Once you have built your product, you’re at MVP (Minimum Viable Product). Boom, you need to find customers. For market making products the process is twofold. You need buyers and sellers.
You need to build and engage with an audience; you need to find the language they speak in. How to get in front of them. People don’t do business with people they trust. They do business with people they know. Guess what that means getting to know IRL or virtually a lot of people.
Resources are Finite
The other problem is resources are finite. Most PropTech’s are bootstrapping or some version of it. So you don’t have the resources to do everything at once.
What will a PropTech Revolution Look Like?
I don’t know. What I do know is it won’t be what everyone thinks it will be.
My best Guess
My best guess is that a commercial real estate revolution will look very different to a residential revolution.
Commercial Real Estate
Large real estate firms and corporates with large footprints are going to adopt PropTech applications. Legacy technology and a lack of know how will mean that integration will be clunky and expensive. But the opportunity to reduce headcount and save costs will be too big an incentive not to do it.
PropTech, automation and AI will mean these companies will be able to do more with less. The role of commercial real estate executive will be about how to use digital tools. These tools will eliminate administrative functions. And predictive analysis and AI will help with research and analysis.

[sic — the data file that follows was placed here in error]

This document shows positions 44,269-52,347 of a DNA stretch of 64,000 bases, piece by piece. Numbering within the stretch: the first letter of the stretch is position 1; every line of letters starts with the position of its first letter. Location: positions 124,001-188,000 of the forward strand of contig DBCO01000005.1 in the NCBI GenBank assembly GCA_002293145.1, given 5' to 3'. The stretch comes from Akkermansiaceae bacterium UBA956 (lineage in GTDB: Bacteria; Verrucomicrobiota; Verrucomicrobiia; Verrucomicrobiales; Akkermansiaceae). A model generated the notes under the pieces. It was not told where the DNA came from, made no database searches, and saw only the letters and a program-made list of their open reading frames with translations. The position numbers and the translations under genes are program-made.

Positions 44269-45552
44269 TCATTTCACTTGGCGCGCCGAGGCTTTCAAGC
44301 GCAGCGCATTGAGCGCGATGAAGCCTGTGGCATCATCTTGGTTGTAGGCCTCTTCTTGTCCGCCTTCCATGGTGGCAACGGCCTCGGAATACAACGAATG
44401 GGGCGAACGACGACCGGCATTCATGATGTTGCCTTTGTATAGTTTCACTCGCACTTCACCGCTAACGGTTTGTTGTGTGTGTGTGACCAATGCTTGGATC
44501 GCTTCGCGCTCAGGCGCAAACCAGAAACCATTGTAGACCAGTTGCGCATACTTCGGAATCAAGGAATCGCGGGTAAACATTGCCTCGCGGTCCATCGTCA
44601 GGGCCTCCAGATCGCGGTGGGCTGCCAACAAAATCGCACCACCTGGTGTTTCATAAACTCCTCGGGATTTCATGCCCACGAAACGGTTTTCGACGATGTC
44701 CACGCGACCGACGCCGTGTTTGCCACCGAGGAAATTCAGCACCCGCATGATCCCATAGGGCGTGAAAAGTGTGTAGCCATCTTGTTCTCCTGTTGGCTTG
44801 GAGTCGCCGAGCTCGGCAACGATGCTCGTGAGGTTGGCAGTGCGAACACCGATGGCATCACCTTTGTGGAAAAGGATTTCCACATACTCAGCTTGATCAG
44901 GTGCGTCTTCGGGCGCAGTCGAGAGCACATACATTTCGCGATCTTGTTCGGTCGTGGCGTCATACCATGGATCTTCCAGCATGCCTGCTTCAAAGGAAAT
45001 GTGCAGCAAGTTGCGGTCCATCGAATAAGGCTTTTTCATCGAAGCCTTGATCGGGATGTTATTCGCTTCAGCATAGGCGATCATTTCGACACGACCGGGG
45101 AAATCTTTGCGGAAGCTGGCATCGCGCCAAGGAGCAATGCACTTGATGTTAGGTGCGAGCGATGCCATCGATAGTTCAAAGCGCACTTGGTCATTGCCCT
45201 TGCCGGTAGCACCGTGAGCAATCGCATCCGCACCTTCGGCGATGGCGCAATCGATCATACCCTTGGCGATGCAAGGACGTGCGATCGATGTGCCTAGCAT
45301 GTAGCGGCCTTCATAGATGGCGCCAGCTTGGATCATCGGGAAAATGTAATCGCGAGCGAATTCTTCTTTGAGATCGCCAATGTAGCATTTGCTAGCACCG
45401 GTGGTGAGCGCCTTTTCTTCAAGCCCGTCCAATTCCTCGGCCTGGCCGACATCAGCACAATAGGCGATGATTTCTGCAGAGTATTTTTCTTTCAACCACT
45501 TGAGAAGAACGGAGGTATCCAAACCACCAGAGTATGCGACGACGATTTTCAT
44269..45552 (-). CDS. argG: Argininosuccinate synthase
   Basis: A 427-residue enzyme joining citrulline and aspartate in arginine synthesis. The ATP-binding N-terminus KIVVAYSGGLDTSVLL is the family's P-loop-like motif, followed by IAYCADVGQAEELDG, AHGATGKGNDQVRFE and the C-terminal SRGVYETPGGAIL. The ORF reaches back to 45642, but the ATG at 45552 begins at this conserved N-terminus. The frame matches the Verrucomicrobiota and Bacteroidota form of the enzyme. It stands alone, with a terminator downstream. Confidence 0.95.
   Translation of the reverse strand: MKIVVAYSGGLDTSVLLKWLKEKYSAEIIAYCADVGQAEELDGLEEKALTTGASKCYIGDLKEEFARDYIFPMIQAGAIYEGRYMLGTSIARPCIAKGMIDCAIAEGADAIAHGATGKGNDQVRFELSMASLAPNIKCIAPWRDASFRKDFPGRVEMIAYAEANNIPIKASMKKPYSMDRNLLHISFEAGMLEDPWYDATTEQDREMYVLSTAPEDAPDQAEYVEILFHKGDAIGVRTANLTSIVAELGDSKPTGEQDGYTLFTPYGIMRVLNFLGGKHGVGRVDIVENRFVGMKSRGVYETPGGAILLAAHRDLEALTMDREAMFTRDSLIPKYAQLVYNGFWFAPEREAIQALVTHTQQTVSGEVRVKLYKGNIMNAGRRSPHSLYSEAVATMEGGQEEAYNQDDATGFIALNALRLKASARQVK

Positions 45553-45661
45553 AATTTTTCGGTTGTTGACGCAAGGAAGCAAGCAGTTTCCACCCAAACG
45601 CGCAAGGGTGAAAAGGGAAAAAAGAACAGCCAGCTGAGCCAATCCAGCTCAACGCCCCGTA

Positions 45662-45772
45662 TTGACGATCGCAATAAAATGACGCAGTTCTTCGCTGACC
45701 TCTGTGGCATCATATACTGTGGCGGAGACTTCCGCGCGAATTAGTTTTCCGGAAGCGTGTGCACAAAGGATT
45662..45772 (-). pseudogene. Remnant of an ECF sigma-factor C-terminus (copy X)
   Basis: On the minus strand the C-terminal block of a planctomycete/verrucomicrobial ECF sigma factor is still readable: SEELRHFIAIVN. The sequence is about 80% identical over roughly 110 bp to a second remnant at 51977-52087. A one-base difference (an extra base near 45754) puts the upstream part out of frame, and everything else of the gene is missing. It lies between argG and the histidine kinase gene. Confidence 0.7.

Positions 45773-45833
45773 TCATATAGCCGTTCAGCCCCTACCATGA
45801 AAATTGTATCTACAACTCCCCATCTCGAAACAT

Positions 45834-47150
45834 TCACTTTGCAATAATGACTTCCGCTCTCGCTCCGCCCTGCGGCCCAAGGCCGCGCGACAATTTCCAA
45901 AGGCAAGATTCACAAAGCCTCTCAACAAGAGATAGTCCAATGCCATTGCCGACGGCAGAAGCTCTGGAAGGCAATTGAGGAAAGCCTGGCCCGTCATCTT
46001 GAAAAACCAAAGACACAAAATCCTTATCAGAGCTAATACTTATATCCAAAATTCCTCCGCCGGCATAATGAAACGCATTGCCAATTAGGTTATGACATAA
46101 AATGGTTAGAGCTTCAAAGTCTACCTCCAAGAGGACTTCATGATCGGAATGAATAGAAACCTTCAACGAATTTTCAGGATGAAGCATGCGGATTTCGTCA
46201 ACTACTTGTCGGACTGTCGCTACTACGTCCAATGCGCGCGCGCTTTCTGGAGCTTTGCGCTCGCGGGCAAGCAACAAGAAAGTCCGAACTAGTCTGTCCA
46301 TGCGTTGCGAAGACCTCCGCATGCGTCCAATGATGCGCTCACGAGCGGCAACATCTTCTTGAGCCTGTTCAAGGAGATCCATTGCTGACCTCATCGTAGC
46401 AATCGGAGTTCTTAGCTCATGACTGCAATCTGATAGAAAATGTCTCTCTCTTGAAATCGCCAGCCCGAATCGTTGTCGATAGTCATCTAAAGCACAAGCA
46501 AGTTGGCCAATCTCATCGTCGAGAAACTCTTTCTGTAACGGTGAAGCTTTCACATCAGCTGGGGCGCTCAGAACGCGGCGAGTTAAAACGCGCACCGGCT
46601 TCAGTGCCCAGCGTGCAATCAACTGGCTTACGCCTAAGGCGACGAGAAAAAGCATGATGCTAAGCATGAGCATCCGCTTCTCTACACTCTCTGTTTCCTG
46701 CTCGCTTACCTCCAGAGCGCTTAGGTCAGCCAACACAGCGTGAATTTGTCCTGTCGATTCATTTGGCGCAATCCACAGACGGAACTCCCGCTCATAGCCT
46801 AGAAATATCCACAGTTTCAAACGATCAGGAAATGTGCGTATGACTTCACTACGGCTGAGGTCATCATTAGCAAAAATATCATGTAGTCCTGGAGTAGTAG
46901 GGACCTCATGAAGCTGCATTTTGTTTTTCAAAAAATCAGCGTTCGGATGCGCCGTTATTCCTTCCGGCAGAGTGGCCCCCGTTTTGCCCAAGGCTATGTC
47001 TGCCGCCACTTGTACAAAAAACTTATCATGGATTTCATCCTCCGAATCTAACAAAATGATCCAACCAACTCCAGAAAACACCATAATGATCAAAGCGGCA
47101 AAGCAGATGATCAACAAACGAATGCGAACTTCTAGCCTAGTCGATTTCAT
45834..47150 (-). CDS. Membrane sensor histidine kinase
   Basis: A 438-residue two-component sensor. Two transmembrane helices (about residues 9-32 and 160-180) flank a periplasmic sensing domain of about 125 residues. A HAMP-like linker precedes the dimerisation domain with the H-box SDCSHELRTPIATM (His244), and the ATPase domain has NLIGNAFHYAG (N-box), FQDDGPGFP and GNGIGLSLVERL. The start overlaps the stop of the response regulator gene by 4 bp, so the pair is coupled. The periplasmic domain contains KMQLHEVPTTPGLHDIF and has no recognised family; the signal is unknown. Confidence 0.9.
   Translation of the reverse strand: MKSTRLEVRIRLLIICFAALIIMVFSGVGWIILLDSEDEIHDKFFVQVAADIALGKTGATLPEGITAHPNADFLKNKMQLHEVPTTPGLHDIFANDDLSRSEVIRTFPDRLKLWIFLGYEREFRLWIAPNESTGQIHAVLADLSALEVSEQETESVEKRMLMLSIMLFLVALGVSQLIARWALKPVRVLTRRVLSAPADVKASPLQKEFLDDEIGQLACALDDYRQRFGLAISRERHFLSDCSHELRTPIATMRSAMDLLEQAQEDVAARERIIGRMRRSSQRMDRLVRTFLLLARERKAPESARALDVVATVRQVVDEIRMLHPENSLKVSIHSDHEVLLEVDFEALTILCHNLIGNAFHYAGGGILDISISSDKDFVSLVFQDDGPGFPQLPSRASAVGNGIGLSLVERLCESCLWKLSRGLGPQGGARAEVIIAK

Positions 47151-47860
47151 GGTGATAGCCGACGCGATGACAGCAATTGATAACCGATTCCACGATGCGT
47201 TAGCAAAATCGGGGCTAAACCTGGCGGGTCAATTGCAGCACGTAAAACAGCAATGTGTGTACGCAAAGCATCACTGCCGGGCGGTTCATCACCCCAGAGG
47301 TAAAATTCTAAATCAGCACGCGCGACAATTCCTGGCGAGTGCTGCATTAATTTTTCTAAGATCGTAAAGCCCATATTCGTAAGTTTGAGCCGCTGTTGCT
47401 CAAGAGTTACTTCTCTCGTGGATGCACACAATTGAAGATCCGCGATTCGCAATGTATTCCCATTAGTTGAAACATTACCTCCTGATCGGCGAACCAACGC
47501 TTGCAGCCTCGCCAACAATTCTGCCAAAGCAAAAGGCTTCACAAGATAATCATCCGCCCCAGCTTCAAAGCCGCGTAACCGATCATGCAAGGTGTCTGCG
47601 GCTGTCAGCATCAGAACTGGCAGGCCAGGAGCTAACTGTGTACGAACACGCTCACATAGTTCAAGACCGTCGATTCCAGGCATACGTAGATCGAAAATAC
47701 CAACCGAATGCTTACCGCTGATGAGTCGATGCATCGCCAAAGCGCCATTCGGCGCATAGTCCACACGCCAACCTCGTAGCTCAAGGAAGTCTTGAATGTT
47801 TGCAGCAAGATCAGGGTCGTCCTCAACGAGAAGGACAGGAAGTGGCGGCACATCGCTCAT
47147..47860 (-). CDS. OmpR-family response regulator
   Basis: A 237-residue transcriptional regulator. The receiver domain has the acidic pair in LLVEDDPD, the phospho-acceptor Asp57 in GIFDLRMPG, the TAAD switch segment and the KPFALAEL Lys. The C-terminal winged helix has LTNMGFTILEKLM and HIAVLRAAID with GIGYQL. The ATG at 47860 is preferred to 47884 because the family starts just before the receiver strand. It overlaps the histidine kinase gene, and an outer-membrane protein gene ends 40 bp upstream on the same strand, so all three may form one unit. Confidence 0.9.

The role of a commercial executive will be to review outputs and make decisions and recommendations based on the outputs. But the main consequence will be that nowhere near as many people will be required to do the work. Expanding market share is tough in the commercial space so most companies will simply do the same with lower headcounts.
There is far more opportunity for there to be truly game changing movement in the residential space. It seems to me there are two obvious things which will change.
New Build Housing
Most people believe that the housing crisis is specific to wherever they live. The reality is there are not many cities around the world which don’t have housing issues. People believe that more supply is the answer, it is but only to an extent. More supply delivered in the same way won’t reduce the cost of housing. Because new build property is about cost not price.